Being in Toronto, I am altogether impressed, appalled and mystified when I witness intrepid cyclists facing 15cm of snow, high winds and treacherous road conditions like we were treated to yesterday. Most of the time I wonder if it's worth the risk, however, and what it accomplishes. The chance of serious injury is magnified a thousand fold in such weather conditions with motorists having reduced visibility, decreased ability to avoid a cyclist should the cyclist wipe-out in front of them and having a lot less road to work with for both vehicles, never mind that the road surface itself is conspiring to remove the cyclist from the two precarious wheels under him in the first place. Most motorists, even here with about 250,000 year-round cyclists, don't expect to encounter a cyclist during a snow-storm. And, what was the benefit for the cyclist? Public transportation could have got them where-ever they were going in about the same time, I imagine, and certainly safer, dryer and warmer. I don't mean to rain on anyone's parade (or snow on it, as the case may be), but it strikes me as being irresponsible to put yourself and others at such an unnecessary risk. What could be hurt by waiting a day or two for the roads to be cleaned up and then resume riding?
Why do anything that puts yourself at any kind of risk? Because it's a challenge. Because it makes life more intereting to go out and actually have fun in conditions that the other 99% of the public dread. I do agree that one has to evaluate the risk of cycling in any particular condition, but winter cycling CAN be done responsibly. Can cycling be dangerous? I'm sure it is more dangerous than sitting at home on the couch, but I do it anyway.

I don't know how you guys plan to ride your bikes in 20 inches of snow, but have some fun for me and post some pics!
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Old 01-23-05, 11:36 AM   #6
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Yeah, I'll ride today. With my bike firmly attached to the trainer, parked in front of the TV.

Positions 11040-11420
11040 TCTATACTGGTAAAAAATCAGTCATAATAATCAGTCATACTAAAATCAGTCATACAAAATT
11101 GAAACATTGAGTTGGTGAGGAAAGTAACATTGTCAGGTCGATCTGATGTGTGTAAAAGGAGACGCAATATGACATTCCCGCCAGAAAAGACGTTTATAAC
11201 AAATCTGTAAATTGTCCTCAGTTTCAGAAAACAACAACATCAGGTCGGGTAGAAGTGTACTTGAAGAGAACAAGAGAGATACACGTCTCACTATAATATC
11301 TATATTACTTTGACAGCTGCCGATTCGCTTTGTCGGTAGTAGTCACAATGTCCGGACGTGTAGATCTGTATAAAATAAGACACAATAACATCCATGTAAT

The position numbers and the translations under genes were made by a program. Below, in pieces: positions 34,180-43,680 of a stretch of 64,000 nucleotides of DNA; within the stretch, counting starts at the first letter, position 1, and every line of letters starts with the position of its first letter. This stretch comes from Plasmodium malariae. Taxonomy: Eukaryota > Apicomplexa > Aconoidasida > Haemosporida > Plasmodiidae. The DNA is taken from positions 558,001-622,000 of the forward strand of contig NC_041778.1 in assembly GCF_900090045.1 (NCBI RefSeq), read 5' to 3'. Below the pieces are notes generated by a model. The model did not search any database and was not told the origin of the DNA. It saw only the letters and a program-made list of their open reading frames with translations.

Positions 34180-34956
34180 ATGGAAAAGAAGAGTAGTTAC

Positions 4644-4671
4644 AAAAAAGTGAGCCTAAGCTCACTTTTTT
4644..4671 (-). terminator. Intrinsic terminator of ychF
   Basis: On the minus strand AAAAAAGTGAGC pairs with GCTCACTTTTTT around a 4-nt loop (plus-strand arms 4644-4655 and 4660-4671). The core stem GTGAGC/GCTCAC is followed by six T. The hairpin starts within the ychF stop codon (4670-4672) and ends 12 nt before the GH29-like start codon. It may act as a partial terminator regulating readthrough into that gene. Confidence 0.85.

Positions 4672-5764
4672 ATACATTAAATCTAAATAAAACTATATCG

Ride outside? Hell no! There's 50 mph winds - sustained - here with drifts 4-6' high! I defy anyone to ride a bike in this outside! But if you try, best of luck!!
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Old 01-23-05, 12:34 PM   #7
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Originally Posted by Mtn Mike
Why do anything that puts yourself at any kind of risk? Because it's a challenge. Because it makes life more intereting to go out and actually have fun in conditions that the other 99% of the public dread. I do agree that one has to evaluate the risk of cycling in any particular condition, but winter cycling CAN be done responsibly. Can cycling be dangerous? I'm sure it is more dangerous than sitting at home on the couch, but I do it anyway.

I don't know how you guys plan to ride your bikes in 20 inches of snow, but have some fun for me and post some pics!
Hahaha I never thought of it that way. When I went to TO and saw these guys pedalling around. Thought they were nuts. Never considered their winter riding might be on par with my dh riding for their own risk factor. Ironically, I will huck myself off stuff, but would never consider riding on the road in TO in the winter (then again, I find road riding far scarier that riding down the side of a mountain, I hate roads)